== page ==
“Medicaid now covers 1 in 4 Americans, but Congress may soon lock even more into an expensive program with inadequate access to doctors and poor health outcomes,” Brian Blase writes today in a Wall Street Journal op-ed, “The Next Medicaid Blowout.”
“One section of the $3.5 trillion bill Democrats are trying to push through Congress would create a new federal Medicaid program to cover mainly childless adults,” he explains.  
A Galen senior fellow and president and founder of the new Paragon Health Institute, Blase writes “Democrats are frustrated that 12 states haven’t accepted the Affordable Care Act’s cash enticements to cover able-bodied childless adults in Medicaid. 
“The reconciliation bill would give the health and human services secretary the ability to run a federal Medicaid expansion over state objections, starting in 2025. Before then, the feds would send subsidies directly to health insurers to cover this population in Affordable Care Act exchange plans.” 
The new program would foist even more costs onto federal taxpayers. “The federal government will ostensibly pay 100% of the costs of the new federal Medicaid program,” but states that already have expanded the program may find that a better deal than the current arrangement that requires them to pay 10% of Medicaid costs.  
Aside from creating a major new federal program without a single congressional hearing, “this won’t be good health coverage for the Americans who rely on it,” Blase writes.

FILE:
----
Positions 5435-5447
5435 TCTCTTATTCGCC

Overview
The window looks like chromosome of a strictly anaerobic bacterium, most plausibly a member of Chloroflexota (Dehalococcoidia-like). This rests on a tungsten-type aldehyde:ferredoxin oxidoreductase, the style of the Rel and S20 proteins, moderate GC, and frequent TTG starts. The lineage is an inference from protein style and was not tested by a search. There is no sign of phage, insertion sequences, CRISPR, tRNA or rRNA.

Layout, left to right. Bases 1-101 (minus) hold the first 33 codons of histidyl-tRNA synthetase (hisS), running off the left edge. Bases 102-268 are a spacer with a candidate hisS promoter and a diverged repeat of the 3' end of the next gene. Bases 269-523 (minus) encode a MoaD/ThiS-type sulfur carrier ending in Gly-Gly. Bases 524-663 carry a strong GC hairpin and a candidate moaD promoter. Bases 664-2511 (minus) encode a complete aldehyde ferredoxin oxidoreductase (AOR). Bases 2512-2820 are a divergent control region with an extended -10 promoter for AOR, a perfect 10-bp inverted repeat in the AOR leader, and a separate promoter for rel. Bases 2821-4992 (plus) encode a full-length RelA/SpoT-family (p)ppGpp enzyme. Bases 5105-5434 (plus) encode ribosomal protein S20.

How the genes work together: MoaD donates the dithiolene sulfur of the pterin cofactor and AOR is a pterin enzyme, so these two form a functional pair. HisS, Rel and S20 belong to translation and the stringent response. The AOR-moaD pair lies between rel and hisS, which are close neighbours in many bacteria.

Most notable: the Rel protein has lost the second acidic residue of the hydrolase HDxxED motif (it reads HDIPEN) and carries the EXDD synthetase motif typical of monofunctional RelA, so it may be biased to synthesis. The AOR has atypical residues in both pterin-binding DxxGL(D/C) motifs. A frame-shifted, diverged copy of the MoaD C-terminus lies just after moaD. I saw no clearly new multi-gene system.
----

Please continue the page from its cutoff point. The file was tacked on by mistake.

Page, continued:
“Medicaid expansion increases demand for healthcare but does nothing to increase the number of doctors or nurses who treat patients.
“Low Medicaid payment rates—about half of what private insurers pay for primary-care services—discourage doctors from participating,” he writes. “Perhaps most notably, obstetrician-gynecologists are 20% less likely to accept Medicaid in expansion states than in non-expansion states. This statistic is especially worrisome since Medicaid pays for more than 40% of all U.S. births.” In the piece, Blase provides numerous examples of problems associated with the ACA’s Medicaid expansion.
He concludes:  “There are better ways to help people in need. Medicaid should be targeted to help vulnerable patients, such as low-income pregnant women, children and those with disabilities. Other low-income individuals could be allowed to opt out and use the subsidies to buy the care or coverage of their choice.”
Read the full article in The Wall Street Journal
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